Cotabato City (May 24, 2020)—As the entire world continues to combat the Coronavirus Disease (Covid-19) pandemic, Muslims were placed in an entirely unique position for the past 30 days. Aside from adapting to the quarantine measures, Muslims had to observe the sacred month of Ramadhan inside their homes.
For the Bangsamoro communities in the Philippines, the celebration of this year’s is Eid’l Fitr is not an exemption to the restrictions caused by the crisis; prompting various feelings and ways to enjoy one of the two biggest festivities in Islam.
Just like major gatherings affected by the Covid-19 crisis, Eid’l Fitr was observed quite differently this year. Contrary to what has been practiced in various Bangsamoro communities all over the country, where Muslims would gather up for the congregational prayer usually performed in open fields followed up by various social gatherings, like eating together or going to beaches.
This time, none of those would be possible. With quarantine measures still in place, the Bangsamoro celebrated Eid’l Fitr inside their respective homes.
While religious clerics all over the Bangsamoro consistently reminds Muslim worshippers to abide by the ongoing quarantine measures, it’s expected that the transition is not easy, especially for those who would take Ramadhan and the Eid celebrations to be with their families and in some cases, rekindle ties.
For some, it is not just the physical adjustments that make this year’s Eid different, but the emotional shift going towards the celebration.
“It’s sad, because usually after the Eid prayer, we’d visit our relatives and even the graves of those who already departed. We would have ‘kandulis’ (traditional food offering). Eid has somehow become an annual reunion for our family,” said 26-year-old Ashreabai Sinarimbo, who currently works in a local government unit in Maguindanao.
Roaming around to visit loved ones was not be possible this year due to quarantine protocols. Families had to make use technology to greet and reconnect with each other for the meantime.
“Now, I’m not sure what to do or expect. The feeling this year is different from what we’re used to. I mean, before, because you would really feel you belong to a community, united for worship. But now, we cannot see that anymore, since we’re stuck in our homes,” Sinarimbo added.
For Al-raffy Harun, a ground crew for an airport in Tawi-Tawi, this year’s Ramadhan and Eid celebration changed the norm unexpectedly, especially for their community who are used to traditional “takbir,” when culminating the end of the 30-day long fasting.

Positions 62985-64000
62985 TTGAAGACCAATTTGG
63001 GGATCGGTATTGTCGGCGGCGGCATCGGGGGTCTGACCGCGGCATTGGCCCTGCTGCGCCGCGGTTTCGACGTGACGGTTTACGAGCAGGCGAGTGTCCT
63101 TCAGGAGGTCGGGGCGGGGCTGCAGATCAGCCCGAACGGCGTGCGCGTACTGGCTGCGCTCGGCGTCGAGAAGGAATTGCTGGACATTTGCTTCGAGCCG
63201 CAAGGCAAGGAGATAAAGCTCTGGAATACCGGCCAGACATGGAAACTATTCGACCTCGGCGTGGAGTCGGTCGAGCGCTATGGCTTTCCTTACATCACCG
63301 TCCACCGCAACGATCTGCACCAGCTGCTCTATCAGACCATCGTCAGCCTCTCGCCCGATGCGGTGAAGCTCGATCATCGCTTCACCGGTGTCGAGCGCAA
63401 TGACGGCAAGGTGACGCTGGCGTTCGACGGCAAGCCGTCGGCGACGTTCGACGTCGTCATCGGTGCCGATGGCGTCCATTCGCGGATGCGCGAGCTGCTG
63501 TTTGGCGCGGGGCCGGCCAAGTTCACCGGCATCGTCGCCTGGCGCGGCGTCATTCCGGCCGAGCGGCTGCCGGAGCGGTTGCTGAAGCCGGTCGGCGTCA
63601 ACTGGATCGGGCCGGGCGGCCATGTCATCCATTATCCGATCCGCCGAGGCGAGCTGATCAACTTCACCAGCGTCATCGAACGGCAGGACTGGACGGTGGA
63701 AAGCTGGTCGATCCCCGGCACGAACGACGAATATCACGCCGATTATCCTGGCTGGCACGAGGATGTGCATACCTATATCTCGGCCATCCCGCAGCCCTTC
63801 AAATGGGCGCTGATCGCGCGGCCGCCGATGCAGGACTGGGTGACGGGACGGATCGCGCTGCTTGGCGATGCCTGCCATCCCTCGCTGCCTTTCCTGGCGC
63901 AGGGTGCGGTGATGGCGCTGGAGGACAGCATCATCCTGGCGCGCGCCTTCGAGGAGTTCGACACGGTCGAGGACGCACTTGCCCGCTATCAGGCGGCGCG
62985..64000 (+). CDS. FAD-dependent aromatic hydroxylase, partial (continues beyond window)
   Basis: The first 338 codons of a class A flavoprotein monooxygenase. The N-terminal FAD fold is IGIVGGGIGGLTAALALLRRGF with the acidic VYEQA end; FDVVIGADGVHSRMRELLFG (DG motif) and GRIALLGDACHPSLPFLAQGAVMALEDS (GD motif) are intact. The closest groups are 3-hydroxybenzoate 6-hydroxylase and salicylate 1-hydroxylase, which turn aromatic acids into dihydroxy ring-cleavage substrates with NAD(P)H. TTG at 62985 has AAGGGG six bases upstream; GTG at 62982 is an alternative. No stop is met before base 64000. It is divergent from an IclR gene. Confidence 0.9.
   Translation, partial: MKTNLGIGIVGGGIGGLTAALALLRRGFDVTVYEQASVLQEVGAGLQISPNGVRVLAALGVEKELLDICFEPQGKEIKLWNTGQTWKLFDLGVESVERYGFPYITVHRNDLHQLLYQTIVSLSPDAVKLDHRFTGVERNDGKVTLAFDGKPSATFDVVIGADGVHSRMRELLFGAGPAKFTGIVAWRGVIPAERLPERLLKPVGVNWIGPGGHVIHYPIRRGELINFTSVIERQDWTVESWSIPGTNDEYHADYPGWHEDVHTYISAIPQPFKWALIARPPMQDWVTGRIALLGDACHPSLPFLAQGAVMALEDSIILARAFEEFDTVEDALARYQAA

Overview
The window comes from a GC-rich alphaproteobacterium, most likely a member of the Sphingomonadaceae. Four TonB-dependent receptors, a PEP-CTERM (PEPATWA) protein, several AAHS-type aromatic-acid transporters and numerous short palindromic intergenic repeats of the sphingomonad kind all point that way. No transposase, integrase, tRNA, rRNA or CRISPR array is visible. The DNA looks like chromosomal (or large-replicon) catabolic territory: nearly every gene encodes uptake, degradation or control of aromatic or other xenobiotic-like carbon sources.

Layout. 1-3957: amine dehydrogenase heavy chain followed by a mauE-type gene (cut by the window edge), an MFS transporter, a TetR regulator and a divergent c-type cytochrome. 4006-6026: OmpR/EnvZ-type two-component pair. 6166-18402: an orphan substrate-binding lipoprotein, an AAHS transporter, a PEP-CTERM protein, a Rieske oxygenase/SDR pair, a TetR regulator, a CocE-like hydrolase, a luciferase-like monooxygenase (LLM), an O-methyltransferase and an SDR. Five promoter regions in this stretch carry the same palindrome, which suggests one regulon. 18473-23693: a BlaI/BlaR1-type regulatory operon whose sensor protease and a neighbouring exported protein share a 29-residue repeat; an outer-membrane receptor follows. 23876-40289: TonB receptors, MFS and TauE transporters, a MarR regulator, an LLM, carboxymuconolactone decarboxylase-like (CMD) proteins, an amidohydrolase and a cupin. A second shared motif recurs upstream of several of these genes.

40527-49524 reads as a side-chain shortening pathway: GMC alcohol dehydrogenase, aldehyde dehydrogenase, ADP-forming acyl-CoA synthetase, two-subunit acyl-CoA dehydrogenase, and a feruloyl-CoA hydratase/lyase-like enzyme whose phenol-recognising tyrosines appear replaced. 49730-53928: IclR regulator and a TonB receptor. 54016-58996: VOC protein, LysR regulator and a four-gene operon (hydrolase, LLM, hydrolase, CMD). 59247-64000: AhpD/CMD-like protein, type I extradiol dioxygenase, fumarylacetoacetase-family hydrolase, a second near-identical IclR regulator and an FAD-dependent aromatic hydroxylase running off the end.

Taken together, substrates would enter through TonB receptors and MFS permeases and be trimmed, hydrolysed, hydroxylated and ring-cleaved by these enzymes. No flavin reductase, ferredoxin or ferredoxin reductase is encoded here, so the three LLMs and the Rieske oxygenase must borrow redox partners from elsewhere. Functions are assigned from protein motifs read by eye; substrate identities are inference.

“Honestly, nakakapanibago, at ang hirap tanggapin na yung dating nakasanayan mo ay bigla na lang hindi na pwedeng gawin. Lalo na dito sa amin sa Sitangkay, Tawi-Tawi na halos lahat ay Muslim at nakasanayan na tuwing Eid celebration ay inaabangan ang “takbir” kasama na ang sobra-sobrang paghahanda ng bawat bahay sa pagdating kani-kanilang mga bisita, kasama na ang paghahanda ng mga kasuotan” Harun said.
Acceptance and Optimism
Harun also said that despite the cancellation of traditional practices during Eid, Muslims should find positivity from this sudden shift including the gift of being with the family throughout the quarantine period.
“I believe that everything happens for a reason at kung hindi man pwedeng magdasal sa Masjid, at least pwede sa bahay kasama ang pamilya,” Harun added.
For Mindanao State University – Malabang Community High School teacher Jamal M. Baulo, Muslims should see both the good and the bad as equal opportunities for learning and making the most in isolation.
“I feel blessed for this year’s celebration, since I have become more closer to my family since the ECQ began, especially most of our family stayed at home. We cannot deny the fact na mas masaya pa rin kapag ginagawa ang Salatul Eid sa ating mga Masjid,” Baulo said.
Baulo added that he had to research how to lead the Eid prayer but felt happy that he gets to perform it with his family.
“Napasearch rin ako kung paano ko ito isasagawa kasama ang pamilya sa loob ng bahay. Nakakatuwa na sa kabila ng pangamba at kalungkutan ay biniyayaan parin tayo ni Allah ng ating mga bahay kung saan ating itatayo ang Salatul ‘Eid. Very challenging at the same time nakakagaan ng kaluoban na literal na magkakasama kayo ng pamilya mo sa pagtayo ng salatul eid. Walhamdulillah, kahit sa kabila ng pandemic na ito ay masaya parin naming ipagdidiriwang ang Eid-ul Fitr kasama ang aking mga pamilya,” Baulo added.
The Bangsamoro is expected not just to embrace the changes brought upon by Covid-19, but to take this experience as another chapter to their long and storied history.
The changes are there but the Bangsamoro remains faithful and most importantly, resilient. And as cliché as it may seem, this, too, shall pass. (Bureau of Public Information)